Choosing repertoire for your choir is a big part of your planning process. Of course, there are numerous things to consider and you’ll want to spend plenty of time getting your choices right, but I thought it would be useful to set out a few essentials issues to ponder when you’re trying to work out whether a piece would be suitable for your choir.
The first thing to consider is whether the ranges covered by the various vocal parts corresponds to the vocal ranges of your singers. There’s no point in choosing Allegri’s Miserere with its soaring top C if none of your singers has one of those in their vocal arsenal, to take an extreme example.
Check through the entire score for each part before you decide to go ahead. It can be rather annoying that many websites only let you have a look at the first page before buying a score, so you can end up with surprises if you make a decision based on the available sample. Better to shell out for score for yourself, do your analysis, then go ahead and purchase scores for the choir if you’re happy with it. In our own music store here at Total Choir Resourses, you can view complete versions of all our scores before you buy a piece.
The term tessitura refers to the average lie of the notes in a particular part. So I might be very comfortable singing a top G, but if an entire song or piece were written in that area of my range, I’d be straining badly. High or low notes are usually easiest when sung as part of scales or arpeggios within the music.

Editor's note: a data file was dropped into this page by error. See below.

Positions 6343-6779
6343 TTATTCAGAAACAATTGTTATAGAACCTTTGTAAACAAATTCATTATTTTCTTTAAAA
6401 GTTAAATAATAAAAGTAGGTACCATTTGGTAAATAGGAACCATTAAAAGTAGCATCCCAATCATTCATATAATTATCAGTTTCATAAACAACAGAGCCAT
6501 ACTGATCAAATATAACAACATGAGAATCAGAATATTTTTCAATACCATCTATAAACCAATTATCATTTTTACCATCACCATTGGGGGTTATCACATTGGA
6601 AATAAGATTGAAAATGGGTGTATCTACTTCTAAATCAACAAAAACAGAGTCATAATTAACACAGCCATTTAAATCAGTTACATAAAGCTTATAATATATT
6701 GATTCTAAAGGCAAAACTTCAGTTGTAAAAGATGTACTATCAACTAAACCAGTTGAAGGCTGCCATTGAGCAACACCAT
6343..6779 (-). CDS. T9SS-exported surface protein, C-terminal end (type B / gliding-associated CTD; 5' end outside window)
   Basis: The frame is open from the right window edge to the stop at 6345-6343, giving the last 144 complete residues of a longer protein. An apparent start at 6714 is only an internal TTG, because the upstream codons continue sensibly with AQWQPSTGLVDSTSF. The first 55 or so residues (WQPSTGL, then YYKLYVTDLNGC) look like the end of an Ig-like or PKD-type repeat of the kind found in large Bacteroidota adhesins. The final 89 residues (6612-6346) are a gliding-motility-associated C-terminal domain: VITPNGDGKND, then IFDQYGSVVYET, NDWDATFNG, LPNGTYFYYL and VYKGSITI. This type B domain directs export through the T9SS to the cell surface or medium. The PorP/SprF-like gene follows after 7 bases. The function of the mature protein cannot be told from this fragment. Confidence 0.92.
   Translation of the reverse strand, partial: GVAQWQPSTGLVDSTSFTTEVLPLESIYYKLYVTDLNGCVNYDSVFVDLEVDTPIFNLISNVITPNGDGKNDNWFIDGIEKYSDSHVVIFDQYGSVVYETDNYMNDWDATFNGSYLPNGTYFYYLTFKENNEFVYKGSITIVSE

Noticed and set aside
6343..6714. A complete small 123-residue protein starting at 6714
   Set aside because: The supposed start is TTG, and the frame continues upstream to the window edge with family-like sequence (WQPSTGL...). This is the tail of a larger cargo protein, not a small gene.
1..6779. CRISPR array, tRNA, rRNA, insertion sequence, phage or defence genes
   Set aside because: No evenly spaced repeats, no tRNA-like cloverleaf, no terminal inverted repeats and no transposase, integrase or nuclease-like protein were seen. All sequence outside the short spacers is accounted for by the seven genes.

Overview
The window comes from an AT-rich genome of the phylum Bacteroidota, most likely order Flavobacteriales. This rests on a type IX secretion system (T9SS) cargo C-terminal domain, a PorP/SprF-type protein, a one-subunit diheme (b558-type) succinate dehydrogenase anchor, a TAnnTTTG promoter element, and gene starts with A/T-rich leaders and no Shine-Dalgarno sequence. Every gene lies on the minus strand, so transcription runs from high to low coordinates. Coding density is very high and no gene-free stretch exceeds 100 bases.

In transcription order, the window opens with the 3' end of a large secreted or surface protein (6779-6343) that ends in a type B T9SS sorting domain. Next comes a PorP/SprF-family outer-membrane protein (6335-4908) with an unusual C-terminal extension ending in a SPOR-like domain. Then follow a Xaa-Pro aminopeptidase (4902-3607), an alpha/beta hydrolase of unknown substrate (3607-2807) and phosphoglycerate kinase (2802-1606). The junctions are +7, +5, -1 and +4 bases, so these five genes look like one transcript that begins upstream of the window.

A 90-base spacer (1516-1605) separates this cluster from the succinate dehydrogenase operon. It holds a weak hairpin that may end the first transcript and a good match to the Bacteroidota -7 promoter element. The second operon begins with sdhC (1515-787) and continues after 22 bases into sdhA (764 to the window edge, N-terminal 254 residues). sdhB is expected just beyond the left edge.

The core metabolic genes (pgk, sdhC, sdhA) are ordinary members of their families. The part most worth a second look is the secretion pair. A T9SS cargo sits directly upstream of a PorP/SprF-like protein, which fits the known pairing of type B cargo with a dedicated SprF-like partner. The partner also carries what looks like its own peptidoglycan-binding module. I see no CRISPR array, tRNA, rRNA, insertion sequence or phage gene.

When you’re assessing a new piece, look carefully at the tessitura for each part. As a very rough rule of thumb, the earlier the music, the more wretched a time your tenors are likely to have. Voices have changed over the centuries, as of course has the make-up of vocal ensembles (more women, fewer castrati!) so give this close attention.
Make sure that you’ve thoroughly considered what the music is about and what the words mean. There are a few different aspects about text to keep in mind, particularly if you want to sing pop songs with your choir.
Very personal lyrics can sound quite inappropriate coming from a choir. Love songs written in the first person, or lyrics that are gender specific, can grate a bit. Also in the same vein, watch out for overtly sexual lyrics or obvious double entendres, unless you’re playing for laughs.
Finally, be sensitive to the possibility of inadvertently causing offence with religious or political lyrics. You might, of course, want to sing something with a powerful message. Just be sure that it’s a conscious choice, not a mistake.
It’s likely that whatever repertoire you choose will have to suit a particular performance, so be sure to take accompaniment into account.
There are practical considerations, such as whether you have the required musicians available to you at the appropriate time, and whether you’ll be able to rehearse with them. There are also musical considerations. If you’re going to perform outside, for example, will the piece be heard well enough? Very exposed, polyphonic music might not come across, whereas something more fully scored might work very well.
All these issues point to a central requirement about choosing repertoire – you need to start early! If you’re going to order a score, do your analysis, change tack if necessary, do more analysis, make a decision, order scores (if your choir uses them) and create rehearsal plans, you’ll need to give yourself plenty of time.